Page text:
Book: Daylesford Nature Diary
In 2013, I published a book! This beautiful little publication has sold over 1000 copies. To purchase – click the Add to Cart button under the picture of the cover on the right.
Below is a 2013 interview from the Local, by Donna Kelly, where I talk about the Daylesford Nature Diary…
Why did you decide to write the Daylesford Nature Diary?
I have been writing a monthly nature column in the Advocate since 2009, and this has been one of the most enjoyable things I have ever done. I simply love noticing a certain type of plant in flower, or some interesting animal behaviour whilst out and about and then crafting it into a short story to share. The feedback over the years has been wonderful; as people stop me in the supermarket or at the servo to talk about “their” wrens or pobblebonks. I had also heard of people cutting out and saving the articles for friends or family, or people in Melbourne who visit the area.
So I thought – why not put these stories into a lovely book? And my friendships with Gib Wettenhall ( editor of EmPress Publishing) and Mel Woolcock ( amazing graphic designer) meant that I had a team ready to create a quality publication. I was also thrilled the Gib involved Anne Mason in the project, who did the beautiful watercolour illustrations.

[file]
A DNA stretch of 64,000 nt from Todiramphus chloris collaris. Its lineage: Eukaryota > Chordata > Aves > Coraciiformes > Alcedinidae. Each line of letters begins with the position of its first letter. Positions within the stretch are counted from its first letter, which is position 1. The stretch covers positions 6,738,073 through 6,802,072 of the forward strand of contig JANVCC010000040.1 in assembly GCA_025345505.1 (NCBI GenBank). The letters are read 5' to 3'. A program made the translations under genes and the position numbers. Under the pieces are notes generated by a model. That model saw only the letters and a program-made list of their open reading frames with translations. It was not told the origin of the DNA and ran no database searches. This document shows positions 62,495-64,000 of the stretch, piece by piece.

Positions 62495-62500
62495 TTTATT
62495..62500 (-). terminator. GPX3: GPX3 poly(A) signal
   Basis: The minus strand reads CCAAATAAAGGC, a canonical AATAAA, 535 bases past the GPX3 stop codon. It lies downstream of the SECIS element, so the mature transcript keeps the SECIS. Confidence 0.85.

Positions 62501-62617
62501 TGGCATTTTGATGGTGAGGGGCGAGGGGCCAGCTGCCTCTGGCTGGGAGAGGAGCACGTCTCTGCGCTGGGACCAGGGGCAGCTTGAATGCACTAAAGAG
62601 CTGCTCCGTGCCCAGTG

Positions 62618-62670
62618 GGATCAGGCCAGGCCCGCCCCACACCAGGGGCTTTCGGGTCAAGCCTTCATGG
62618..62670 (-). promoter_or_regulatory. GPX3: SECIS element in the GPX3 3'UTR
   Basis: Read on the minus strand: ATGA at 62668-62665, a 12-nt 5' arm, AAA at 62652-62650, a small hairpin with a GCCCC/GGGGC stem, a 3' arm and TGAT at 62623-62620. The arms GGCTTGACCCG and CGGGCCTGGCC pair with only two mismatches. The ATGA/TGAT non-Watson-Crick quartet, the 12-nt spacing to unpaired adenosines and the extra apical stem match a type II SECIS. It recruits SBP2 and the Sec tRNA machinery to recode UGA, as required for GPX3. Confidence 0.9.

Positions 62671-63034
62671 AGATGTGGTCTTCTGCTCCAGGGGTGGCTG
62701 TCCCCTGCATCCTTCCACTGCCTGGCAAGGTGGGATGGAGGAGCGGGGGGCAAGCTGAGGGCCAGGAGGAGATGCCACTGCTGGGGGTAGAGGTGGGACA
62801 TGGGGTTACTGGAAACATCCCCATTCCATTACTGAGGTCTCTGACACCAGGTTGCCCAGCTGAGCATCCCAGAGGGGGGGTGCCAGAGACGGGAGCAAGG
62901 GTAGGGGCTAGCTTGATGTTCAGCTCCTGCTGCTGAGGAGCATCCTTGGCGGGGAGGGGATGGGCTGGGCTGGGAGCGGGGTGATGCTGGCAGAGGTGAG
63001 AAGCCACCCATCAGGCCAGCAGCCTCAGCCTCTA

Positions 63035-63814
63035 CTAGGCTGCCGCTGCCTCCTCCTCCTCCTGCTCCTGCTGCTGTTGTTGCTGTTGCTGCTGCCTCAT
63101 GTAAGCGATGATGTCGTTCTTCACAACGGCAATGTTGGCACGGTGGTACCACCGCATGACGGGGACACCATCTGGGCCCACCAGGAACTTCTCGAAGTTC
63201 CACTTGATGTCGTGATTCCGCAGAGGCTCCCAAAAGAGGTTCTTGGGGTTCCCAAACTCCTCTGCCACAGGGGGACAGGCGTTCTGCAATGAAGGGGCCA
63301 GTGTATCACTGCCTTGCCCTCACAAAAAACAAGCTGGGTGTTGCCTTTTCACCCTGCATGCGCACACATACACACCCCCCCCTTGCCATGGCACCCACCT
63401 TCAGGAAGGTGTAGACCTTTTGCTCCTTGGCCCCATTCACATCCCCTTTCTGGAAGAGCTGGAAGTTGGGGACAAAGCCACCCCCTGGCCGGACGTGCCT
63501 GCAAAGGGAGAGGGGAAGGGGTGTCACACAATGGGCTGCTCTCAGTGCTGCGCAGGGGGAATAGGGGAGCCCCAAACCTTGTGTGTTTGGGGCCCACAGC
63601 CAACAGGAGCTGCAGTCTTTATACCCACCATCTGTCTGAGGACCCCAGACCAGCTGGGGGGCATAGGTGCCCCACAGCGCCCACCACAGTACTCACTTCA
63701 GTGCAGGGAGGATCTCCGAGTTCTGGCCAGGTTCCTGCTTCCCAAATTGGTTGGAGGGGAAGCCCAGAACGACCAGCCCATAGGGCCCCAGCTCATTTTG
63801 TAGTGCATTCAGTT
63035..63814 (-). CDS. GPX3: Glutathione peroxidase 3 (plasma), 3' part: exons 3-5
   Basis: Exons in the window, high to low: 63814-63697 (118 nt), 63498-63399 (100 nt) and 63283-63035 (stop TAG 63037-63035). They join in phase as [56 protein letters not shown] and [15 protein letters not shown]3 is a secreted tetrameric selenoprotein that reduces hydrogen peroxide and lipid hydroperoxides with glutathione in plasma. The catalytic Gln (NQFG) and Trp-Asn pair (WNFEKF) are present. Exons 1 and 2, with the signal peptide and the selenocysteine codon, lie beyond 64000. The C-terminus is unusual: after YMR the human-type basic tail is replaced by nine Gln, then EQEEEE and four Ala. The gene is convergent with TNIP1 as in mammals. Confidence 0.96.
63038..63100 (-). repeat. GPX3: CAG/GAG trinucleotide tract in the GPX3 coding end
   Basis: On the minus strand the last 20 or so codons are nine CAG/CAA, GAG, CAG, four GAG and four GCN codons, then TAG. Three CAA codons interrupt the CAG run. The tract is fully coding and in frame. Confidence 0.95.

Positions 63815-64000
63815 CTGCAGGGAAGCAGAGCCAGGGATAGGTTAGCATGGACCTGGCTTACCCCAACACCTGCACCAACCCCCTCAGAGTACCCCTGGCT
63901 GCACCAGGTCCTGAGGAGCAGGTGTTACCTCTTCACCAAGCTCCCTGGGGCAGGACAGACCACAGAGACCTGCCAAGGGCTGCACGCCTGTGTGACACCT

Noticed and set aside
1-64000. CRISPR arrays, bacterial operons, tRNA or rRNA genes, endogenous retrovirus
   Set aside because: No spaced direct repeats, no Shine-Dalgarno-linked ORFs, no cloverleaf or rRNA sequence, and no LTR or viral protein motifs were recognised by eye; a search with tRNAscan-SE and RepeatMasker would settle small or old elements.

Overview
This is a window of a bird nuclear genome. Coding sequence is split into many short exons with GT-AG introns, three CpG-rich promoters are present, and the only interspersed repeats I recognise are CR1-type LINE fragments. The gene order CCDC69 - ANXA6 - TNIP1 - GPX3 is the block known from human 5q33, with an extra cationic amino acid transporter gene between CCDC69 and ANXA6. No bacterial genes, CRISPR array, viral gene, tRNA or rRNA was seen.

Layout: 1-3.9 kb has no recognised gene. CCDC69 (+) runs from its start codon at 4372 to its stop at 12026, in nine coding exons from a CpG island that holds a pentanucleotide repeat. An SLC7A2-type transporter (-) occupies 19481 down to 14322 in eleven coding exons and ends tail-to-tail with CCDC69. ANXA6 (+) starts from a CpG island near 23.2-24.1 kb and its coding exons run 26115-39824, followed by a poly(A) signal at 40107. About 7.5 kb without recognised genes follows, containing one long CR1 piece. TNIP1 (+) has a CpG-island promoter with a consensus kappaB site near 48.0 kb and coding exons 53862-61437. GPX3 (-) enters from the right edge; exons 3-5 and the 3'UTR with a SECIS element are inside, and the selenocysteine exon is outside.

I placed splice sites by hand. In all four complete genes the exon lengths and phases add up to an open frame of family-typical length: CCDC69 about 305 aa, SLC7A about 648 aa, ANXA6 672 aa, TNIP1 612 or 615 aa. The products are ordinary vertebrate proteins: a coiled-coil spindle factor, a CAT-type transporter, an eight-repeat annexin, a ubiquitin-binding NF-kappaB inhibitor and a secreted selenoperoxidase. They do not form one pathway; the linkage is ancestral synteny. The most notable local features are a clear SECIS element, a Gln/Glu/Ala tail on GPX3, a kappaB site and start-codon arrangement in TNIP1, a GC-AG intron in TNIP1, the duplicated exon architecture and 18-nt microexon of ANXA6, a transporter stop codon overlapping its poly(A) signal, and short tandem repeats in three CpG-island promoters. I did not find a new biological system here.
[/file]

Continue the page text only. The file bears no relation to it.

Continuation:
And instead of just printing the articles as they appeared in the paper, I wanted to add a little something extra for my long-time readers. I created a six season calendar for the Wombat Forest, and ordered the stories in the book according to the seasons. The concept of six seasons instead of the four European seasons is based on indigenous calendars, which follow the weather patterns and the behaviour of flora and fauna to mark the seasons, rather than dates! So the subtitle of the book is ‘six seasons in the foothill forests’.
What will it offer local people?
People in this area really enjoy the forest, and the plants and animals that we share our lives with. The stories aim to deepen this appreciation by providing a focus on a particular plant or animal, and what is happening in their world at any given point in the year. So we might be observing a mass flowering of egg and bacon plants, or clouds of Common Brown Butterflies, or hearing koalas call at night.
The articles also offer tips on the practicalities of living with wildlife – birds attacking windows, turtles on the roads and big old male kangaroos camping in the backyard!
The book is a great primer for those moving to the area to live, and who are keen to get to know their local nature but unsure where